A look at career contribution patterns also shows that typical Blue Dogs receive significantly more money -- about 25 percent -- from the health-care and insurance sectors than other Democrats, putting them closer to Republicans in attracting industry support.
Most of the major corporations and trade groups in those sectors are regular contributors to the Blue Dog PAC. They include drugmakers such as Pfizer and Novartis; insurers such as WellPoint and Northwestern Mutual Life; and industry organizations such as America's Health Insurance Plans. The American Medical Association also has been one of the top contributors to individual Blue Dog members over the past 20 years.
* * *
"The Blue Dogs are carrying water for the industry instead of their constituents," said Richard Kirsch, national campaign manager for Health Care for America Now, a liberal pro-reform group. "In effect, the Blue Dogs and the Republicans are taking positions that are closer all the time and further away from what most Americans want."
Friday, July 31, 2009
Soon after the large oil painting was rescued from the Milton fire, we mentioned that we had last seen this terrific WPA mural -- a tremendous example of WPA public art and perhaps George Snow Hill's best work -- "in a setting more appropriate for a feed store than a museum." Well, a few months ago we managed to track it down again.
It had been removed to the floor of an antique shop in Milton. We found it half-hidden behind a nightmarish collection of stuffed bunnies, rubber duckies and hideous candle holders.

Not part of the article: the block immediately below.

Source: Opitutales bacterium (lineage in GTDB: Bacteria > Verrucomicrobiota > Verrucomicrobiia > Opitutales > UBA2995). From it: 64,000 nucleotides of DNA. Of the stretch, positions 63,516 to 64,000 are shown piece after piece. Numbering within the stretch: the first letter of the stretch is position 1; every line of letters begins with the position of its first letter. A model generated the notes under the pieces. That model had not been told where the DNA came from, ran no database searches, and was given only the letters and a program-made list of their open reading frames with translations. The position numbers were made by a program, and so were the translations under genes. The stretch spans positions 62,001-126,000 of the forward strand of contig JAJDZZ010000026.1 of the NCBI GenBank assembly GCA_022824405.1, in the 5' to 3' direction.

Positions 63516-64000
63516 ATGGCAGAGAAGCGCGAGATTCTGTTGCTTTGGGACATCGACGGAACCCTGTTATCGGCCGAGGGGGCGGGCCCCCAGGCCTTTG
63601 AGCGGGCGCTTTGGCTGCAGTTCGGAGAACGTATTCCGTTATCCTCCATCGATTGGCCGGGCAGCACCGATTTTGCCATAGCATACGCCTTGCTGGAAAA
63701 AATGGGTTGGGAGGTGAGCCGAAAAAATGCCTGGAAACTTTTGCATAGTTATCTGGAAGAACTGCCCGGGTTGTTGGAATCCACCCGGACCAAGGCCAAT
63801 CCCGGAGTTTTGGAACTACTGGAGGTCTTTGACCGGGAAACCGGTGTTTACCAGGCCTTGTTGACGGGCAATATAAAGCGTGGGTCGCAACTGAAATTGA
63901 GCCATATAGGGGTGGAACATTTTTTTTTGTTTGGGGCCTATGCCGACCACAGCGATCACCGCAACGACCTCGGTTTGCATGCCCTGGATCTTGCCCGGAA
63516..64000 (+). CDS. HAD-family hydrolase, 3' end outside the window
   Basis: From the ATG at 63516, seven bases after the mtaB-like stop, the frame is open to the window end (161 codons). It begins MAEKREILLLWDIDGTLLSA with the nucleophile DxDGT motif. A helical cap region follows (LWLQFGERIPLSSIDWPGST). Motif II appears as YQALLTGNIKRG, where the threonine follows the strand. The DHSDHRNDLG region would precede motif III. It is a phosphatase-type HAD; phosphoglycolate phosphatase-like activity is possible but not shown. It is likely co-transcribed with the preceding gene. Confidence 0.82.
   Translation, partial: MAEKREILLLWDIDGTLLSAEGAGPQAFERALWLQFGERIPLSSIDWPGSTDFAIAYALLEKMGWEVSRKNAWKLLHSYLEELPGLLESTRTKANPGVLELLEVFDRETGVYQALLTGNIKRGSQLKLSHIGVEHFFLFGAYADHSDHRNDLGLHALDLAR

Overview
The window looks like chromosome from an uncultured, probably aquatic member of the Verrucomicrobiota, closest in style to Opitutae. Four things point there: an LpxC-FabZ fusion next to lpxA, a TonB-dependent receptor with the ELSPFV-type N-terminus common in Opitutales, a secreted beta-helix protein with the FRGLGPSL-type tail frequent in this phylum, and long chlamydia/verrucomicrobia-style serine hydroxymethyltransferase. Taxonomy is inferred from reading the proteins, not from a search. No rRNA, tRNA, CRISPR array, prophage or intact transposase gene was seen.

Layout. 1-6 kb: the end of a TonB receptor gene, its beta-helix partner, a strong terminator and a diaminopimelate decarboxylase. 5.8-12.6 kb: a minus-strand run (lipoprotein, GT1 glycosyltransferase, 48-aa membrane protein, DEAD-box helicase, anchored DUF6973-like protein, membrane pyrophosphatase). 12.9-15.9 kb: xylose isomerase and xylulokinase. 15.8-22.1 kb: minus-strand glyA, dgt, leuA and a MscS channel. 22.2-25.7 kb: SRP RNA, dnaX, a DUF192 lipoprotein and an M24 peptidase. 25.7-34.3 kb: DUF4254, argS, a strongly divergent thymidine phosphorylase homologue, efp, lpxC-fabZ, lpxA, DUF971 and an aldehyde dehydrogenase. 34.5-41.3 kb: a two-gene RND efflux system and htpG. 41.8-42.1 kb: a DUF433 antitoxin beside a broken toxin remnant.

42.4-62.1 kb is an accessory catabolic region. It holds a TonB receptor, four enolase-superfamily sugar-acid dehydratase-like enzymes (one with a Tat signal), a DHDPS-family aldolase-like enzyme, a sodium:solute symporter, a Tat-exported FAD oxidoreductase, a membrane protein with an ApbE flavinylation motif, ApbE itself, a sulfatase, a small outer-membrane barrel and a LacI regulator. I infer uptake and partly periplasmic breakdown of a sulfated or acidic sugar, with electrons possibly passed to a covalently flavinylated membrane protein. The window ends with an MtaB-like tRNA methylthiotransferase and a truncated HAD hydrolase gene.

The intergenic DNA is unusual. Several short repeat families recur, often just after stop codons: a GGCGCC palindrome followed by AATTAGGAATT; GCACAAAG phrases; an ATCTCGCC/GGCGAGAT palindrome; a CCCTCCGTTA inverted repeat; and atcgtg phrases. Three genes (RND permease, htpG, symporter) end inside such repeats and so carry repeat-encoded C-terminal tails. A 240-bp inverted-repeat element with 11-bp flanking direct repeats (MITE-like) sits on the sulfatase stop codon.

All we can say is, thank goodness for bad taste! One never knows... It was always possible that among the hundreds of customers who browse through that antique shop every week, someone might have figured out what they were looking at it and suckered a temp into selling it for a dollar or two.
Click on the photo below to get a full view of the now-former exhibition place for "Pulpwood Logging," George Snow Hill's classic 1941 mural.
The Cash for Clunkers economic stimulus program -- just about the only "bailout" program aimed directly at helping the average citizen -- has worked so well it has run out of money in less than ten days. Only $1 billion was allocated by Congress. The program started July 24 and today it's all gone.
Meanwhile, $12.2 trillion dollars have been allocated by the Bush and Obama administrations to Wall Street banks. A hell of a lot of that went into million-dollar bonuses for the wealthy yahoos who put us on the brink of ruin in the first place. The banks spent tens of millions more on lobbyists hired to buy more congressmen so federal regulations won't be toughened to protect consumers. And, still, no one is lending much.
We've been told from the beginning that this is the most severe recession since the Great Depression. As we see it, the main difference in the government's response, then and now, is this: FDR's New Deal program was designed mainly to help the little guy get on his feet. George Bush's program, which Obama has left essentially in place, was aimed at helping the rich get richer.
There is a good side to all of this. When Economics graduate students of the next generation start looking around for a dissertation topic, maybe they can compare the effectiveness of stimulus programs directly aimed at average Americans versus stimulus programs that shovel buckets of money into the pockets of Wall Street bankers and lobbyists.
"Which was more effective in helping the economy?" might be the subtitle, if future economists can write clearly. What do you think the answer will be?
The good news update: This morning, the Obama administration persuaded one-half of Congress to add $2 billion to the "Cash for Clunkers" program. The House of Representatives vote was 316-109. We'll get you the names of those 109 Wall Street buddies as soon as we can.